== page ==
To say Call of Duty: Warzone 2.0 is in rough shape is an understatement. Aside from all the technical issues and missing features, the battle royale mode is filled with odd design choices that have pushed fans away and are specific steps backward from the original game in many cases. Some are simpler, quality-of-life issues, while others are a bit more complicated, but deserve to be addressed nonetheless.
Warzone 2.0 isn’t beyond help, though. A handful of key tweaks could help restore the battle royale juggernaut to a stable position — it’s just a matter of figuring out what to prioritize first. Based on my time with it, there are seven issues in particular that stand out. Addressing these could go a long way toward fixing Warzone 2.0‘s quality of life in early 2023.
Gunfights in Warzone 2.0 are frequently over in a matter of mere seconds. That’s why it’s important to be able to step back to apply armor plates, allowing you to reset the engagement. The problem is that plating actually disables your ability to run, meaning you’re basically a sitting duck while applying armor. This can often be a difference-maker during a particular battle. The original Warzone felt snappier due, in part, to the ability to run while plating — so it’s a bit odd that Warzone 2.0 removed that feature.
Even if you win your Gulag, it can be hard to make a full comeback in Warzone 2.0, especially if you’re playing with a squad. That’s because there isn’t enough cash to go around throughout the Al Mazrah map, which is frustrating since the odds are already stacked against you. Having at least twice as much cash to go around would give players a fighting chance to come back after an untimely elimination.
With so many weapons, it’s easy to get overwhelmed when picking your loadouts. While many expert players tend to follow popular YouTubers and content creators to find out what the meta weapons are, the majority of the community picks their guns based on the in-game stats. The problem is that these stats are wholly inaccurate and misleading, causing casual players to be at an even greater disadvantage. Having detailed stats — down to the exact millisecond — would be greatly beneficial, allowing players to make more of an informed decision when picking their weapons and their attachments.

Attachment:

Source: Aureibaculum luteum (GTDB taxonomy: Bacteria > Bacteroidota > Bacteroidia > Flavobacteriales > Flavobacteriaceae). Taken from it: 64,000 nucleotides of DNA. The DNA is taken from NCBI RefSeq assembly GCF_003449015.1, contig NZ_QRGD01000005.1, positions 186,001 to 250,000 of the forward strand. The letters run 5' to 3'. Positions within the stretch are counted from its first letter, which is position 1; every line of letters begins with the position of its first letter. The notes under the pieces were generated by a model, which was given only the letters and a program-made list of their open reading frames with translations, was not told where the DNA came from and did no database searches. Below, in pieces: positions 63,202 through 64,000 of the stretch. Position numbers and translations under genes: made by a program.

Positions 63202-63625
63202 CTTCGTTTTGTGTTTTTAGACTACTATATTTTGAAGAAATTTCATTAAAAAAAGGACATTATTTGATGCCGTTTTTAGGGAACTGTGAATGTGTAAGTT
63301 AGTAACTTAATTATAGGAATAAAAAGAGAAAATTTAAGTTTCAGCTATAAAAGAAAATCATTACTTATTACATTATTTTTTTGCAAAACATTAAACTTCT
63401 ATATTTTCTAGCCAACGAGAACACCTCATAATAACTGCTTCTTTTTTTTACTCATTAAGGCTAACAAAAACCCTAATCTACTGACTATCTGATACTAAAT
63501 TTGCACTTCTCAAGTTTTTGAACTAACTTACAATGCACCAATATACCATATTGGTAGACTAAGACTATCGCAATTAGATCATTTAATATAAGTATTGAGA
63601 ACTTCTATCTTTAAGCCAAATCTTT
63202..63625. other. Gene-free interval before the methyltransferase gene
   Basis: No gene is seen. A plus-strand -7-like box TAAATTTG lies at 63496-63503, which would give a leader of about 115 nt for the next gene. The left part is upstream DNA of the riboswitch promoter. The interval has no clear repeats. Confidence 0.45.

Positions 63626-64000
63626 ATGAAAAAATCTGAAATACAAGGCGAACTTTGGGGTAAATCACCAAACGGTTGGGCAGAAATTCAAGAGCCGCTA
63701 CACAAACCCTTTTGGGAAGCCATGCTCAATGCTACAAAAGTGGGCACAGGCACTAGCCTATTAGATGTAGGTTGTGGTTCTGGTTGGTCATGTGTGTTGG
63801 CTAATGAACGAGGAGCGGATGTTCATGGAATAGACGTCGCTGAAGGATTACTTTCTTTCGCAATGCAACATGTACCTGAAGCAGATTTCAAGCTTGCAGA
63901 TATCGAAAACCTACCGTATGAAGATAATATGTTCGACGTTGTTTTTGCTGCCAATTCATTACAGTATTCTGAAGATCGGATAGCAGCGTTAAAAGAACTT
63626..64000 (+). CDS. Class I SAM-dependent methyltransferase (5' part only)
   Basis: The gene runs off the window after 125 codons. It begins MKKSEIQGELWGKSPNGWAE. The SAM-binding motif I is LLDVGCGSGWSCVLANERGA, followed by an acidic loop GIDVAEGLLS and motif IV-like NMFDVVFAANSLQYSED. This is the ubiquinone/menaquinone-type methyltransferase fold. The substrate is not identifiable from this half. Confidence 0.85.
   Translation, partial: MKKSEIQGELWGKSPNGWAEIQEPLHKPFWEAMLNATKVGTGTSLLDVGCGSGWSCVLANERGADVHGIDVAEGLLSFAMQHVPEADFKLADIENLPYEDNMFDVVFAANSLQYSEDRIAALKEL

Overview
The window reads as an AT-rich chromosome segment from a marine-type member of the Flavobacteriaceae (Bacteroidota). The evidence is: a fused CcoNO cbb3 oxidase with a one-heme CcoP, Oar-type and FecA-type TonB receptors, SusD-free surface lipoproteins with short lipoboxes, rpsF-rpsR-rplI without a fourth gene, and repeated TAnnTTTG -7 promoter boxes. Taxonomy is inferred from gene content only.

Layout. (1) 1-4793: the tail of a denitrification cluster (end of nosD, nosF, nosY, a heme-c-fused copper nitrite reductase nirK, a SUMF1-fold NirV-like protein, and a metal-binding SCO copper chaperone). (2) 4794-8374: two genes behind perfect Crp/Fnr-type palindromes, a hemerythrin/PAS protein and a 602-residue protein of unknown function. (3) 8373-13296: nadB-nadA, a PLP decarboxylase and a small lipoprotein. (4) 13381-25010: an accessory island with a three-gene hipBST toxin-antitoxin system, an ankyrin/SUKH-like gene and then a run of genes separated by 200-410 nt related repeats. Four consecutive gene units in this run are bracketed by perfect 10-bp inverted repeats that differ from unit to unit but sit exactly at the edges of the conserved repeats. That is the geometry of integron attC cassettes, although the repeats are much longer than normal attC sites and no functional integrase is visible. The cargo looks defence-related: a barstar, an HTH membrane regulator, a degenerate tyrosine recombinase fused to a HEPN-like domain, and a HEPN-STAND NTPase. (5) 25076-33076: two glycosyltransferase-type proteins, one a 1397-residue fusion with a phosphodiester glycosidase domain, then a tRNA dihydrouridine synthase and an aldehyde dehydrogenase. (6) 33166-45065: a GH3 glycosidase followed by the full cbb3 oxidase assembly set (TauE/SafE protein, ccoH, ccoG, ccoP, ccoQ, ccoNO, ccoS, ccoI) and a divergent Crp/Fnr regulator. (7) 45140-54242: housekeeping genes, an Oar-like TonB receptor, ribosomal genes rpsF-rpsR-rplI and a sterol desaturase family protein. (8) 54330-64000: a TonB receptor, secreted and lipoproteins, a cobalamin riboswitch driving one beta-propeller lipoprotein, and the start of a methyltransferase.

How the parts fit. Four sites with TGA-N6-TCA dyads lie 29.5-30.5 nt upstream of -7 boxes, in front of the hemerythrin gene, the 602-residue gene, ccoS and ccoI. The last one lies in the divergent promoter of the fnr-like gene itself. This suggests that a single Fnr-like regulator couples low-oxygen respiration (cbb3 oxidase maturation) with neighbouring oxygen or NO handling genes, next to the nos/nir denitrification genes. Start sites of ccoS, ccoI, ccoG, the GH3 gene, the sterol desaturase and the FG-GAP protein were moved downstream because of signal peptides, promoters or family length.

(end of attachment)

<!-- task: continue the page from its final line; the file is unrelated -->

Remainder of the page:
Perks are a Call of Duty staple, but in Warzone 2.0, they don’t work as you’d expect. The issues are twofold: Bonus and Ultimate Perks straight-up don’t work half the time (they simply do not activate). In addition, you aren’t actually able to select the individual Perks you want across all four tiers. Instead, you only have access to the default Perk Packages, which feature four preset Perk options that, in many cases, aren’t that useful. It’s unclear if you’ll ever be able to add the exact Perks you want, but as it stands, this system undermines one of the best aspects of the series.
Yet another controversial change is the lack of any one-hit-kill snipers (to a fully-plated enemy). This change is somewhat understandable, but the way it’s executed is frustrating, making snipers feel practically useless. The idea is to prevent players from being instantly deleted for simply being in the wrong place at the wrong time. However, in the original Warzone, only certain snipers could get a one-hit kill to the head, and you had to be within a specific distance for it to work.
Lightweight snipers such as the Kar98k were only able to earn one-hit kills within a short distance, while heavier rifles like the ZRG could one hit-kill at any range. Warzone 2.0 could do well to adopt the same system, allowing lightweight rifles to secure one-shot kills within 60 meters or so, while heavy snipers could be sluggish to balance them out, but still powerful enough to down an opponent in one hit.
Another major issue has to do with Warzone 2.0’s pacing. While the early and end-game are often action-packed, the majority of the middle section of the game is downright boring. This is because the new map is too large for the 150-player count, making a major portion of each match feel slow. Bumping the player count up to 200 could help mitigate that problem, creating more opportunity for action throughout the match.
Warzone 2.0 is criticized for its absurdly fast time to kill (TTK). Many weapons can delete opponents in half a second, which is frustrating, especially after spending upwards of 20 minutes in a match. Players would likely have more time to react if the TTK was slower, just like it is in other battle royale games. This could also improve the pacing, which is one of the game’s greatest issues, as players are often too scared to move around the map since they can get eliminated so quickly.